Rare interview shows Madigan rejecting term limits, downplaying power
House Speaker Mike Madigan ducks responsibility for Illinois' woes, spurns term limits, and minimizes his massive power in a new interview.
Illinois House Speaker Mike Madigan will soon become the longest-serving state house speaker in modern U.S. history. His leadership has defined the Illinois General Assembly for more than three decades.
He is also the most powerful state house speaker in the country. No other state grants so much power to one legislative leader.
But according to Madigan, he’s not as powerful as everyone says he is. And he shouldn’t be blamed for Illinois’ problems. Among them: massive out-migration, the highest property taxes in the nation, the highest black unemployment rate in the nation and the weakest manufacturing employment climate in the region.
On May 9, the Illinois House speaker sat for a friendly half-hour interview with WGN Radio.
Here are the highlights:
Madigan describes his power as “alleged”
“Relative to my alleged power, [former Illinois Gov. Jim Edgar] said even a weak governor has more power than the speaker does, OK?” the speaker said in the interview.
A comprehensive review of legislative rules in all 50 states show Madigan is the most powerful house speaker in the nation. In the more than three decades Madigan has served as the speaker, there is not a single piece of legislation that has become law without his blessing.
The appeal to former Gov. Jim Edgar is a weak attempt at masking Madigan’s unprecedented and oppressive influence over Illinois’ legislative process. Not to mention Edgar hasn’t always been so keen on downplaying the speaker’s outsized power.
Madigan says he’s protecting the middle class
Throughout the interview, Madigan positioned himself as a savior of Illinois’ middle class.
He repeated talking points on proposed reforms to Illinois’ workers’ compensation system, prevailing wage laws and collective bargaining, saying these would mean “lowering the wages of the middle class, lowering the standard of living for the middle class, and driving injured workers to welfare and to the emergency room.”
But Illinois’ experience during Madigan’s tenure reveals the truth about his disregard for the state’s middle class. The speaker’s failed policy agenda for the past three decades has brought pain for the many and perks for the few.
Consistently, Madigan confuses the middle class at large with state and local government employees. The families who do not rely on the government for their paychecks cannot keep up with rising property taxes, are seeing their neighbors leave in droves, and are short on good blue-collar job opportunities.
Taking care of the middle class means giving it a chance to grow with economic and governmental reforms that make all Illinoisans, not just those in the public sector, more prosperous.
Notably, Madigan dismissed the idea of a property tax freeze throughout the WGN interview, despite the fact that nearly 1 in 5 Illinois homeowners are deeply underwater on their mortgages. That’s the second-highest percentage in the nation.
And take the workers’ compensation system, where Madigan equates any reforms to an attack on working people. Today, that system is putting worker health at risk by allowing the practice of physician dispensing, where doctors can sell potentially dangerous drugs directly out of their offices to injured workers at big markups.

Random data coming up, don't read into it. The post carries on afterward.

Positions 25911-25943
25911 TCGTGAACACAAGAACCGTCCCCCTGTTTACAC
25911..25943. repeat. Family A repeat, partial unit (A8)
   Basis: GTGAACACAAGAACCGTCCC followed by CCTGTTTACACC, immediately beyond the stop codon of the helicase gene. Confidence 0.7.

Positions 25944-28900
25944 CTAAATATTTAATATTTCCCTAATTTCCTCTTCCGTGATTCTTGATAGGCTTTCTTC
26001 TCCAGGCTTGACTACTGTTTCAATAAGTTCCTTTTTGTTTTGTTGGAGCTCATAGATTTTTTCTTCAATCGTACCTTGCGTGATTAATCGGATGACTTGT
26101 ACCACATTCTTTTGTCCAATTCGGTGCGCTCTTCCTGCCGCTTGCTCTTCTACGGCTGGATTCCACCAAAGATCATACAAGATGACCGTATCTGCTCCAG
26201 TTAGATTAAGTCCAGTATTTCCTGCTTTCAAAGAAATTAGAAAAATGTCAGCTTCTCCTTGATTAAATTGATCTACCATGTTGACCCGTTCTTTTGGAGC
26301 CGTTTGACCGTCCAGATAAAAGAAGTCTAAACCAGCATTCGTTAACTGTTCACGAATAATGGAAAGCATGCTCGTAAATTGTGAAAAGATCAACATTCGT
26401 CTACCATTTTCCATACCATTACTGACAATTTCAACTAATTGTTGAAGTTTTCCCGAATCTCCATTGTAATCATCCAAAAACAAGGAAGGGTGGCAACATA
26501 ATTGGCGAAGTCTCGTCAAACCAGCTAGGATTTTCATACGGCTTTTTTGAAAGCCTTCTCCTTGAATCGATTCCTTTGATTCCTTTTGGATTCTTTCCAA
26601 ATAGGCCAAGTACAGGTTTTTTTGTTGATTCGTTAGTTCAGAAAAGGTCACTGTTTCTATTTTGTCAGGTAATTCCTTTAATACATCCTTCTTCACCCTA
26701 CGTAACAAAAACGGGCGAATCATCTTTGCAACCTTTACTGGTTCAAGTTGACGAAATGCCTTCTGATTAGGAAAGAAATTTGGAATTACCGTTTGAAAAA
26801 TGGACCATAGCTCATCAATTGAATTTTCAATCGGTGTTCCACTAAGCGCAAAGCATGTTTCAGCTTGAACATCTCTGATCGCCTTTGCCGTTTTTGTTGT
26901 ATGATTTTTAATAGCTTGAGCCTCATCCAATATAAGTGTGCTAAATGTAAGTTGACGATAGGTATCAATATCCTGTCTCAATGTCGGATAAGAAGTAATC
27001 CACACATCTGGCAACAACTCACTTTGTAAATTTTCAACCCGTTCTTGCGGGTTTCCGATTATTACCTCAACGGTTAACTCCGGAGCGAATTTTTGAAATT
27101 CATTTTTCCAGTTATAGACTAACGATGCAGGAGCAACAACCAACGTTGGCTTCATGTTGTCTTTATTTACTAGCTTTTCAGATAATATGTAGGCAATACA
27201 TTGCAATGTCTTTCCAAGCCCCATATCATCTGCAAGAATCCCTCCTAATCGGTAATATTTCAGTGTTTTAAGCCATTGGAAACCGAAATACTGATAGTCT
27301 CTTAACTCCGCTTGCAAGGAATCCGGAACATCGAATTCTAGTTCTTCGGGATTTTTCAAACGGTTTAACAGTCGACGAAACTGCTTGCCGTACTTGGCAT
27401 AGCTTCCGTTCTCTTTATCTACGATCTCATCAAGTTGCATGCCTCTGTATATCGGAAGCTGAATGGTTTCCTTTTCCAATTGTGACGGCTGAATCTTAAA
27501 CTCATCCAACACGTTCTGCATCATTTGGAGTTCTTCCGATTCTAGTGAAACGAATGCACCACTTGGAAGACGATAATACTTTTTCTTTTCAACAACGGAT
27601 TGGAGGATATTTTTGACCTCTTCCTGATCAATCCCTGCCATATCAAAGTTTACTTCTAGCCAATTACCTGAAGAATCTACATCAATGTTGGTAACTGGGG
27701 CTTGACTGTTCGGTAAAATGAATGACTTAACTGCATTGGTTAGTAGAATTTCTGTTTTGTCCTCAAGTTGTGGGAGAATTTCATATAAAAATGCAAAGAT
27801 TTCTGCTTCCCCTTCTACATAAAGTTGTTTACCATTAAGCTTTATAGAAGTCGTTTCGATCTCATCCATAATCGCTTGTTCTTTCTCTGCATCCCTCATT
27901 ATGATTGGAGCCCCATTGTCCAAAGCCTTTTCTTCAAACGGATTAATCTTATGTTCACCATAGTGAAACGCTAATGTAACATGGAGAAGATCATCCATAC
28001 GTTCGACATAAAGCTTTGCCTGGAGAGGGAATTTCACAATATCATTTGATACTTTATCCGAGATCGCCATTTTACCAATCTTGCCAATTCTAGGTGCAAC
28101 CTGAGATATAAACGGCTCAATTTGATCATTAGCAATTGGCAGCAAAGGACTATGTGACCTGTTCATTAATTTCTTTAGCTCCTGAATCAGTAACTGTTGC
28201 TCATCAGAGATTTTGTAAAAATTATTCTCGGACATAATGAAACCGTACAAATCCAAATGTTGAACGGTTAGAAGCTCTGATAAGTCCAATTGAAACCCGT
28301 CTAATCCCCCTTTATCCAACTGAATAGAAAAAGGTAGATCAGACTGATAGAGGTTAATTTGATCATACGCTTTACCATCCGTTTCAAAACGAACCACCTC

But the workers’ compensation system does not change because Madigan must deliver a return on investment. Trial lawyers and law firms are two of the largest bankrollers of the Madigan machine.
Meanwhile, manufacturers that employ middle-class Illinoisans are crushed under the weight of the highest workers’ compensation costs in the Midwest. And Illinois goes unmentioned in countless talks of expansion and investment in good manufacturing job opportunities.
Madigan says term limits are a bad idea
Surprise! A man who has been a state representative since 1971 doesn’t like term limits.
“I support term limits as administered by the voters,” he said in the WGN interview.
The problem is that Madigan’s refusal to cede control over political mapmaking means politicians pick their voters, not the other way around.
Nearly 4 out of 5 Illinoisans support term limits, according to polling from the Paul Simon Public Policy Institute at Southern Illinois University, Carbondale.
And according to data from the National Conference of State Legislatures, Illinois is one of only 14 states with no form of term limits for state lawmakers and the following executive branch offices: governor, lieutenant governor, secretary of state, attorney general, treasurer, auditor general and comptroller.
Calls to pass any form of term limits through the General Assembly, until now, have fallen on deaf ears. State Rep. David McSweeney, R-Barrington Hills, filed a constitutional amendment in 2015 to place term limits on Illinois lawmakers.
It never left Madigan’s Rules Committee.
Members of the Illinois Senate Jan. 11 passed a resolution that imposes term limits on leadership positions in their chamber.
But this resolution does not apply to the House, where Madigan was elected to his 17th term as speaker on the same day the Senate took action to put limits on leadership.
Madigan takes no blame for the state of the state
One wonders whether the plight of long-suffering Illinois families has offered any lessons to Madigan. Maybe given the results over the years, he would alter his policy priorities to adapt to the state of the state.
That remains to be seen.
Not once in the 30-minute interview did Madigan acknowledge that he has been a co-pilot on every major decision to come out of the Statehouse for 32 of the last 34 years.
Until that reckoning, the speaker’s legacy will be defined not by any brave choice to bring prosperity back to Illinois, but rather by power, privilege and politics.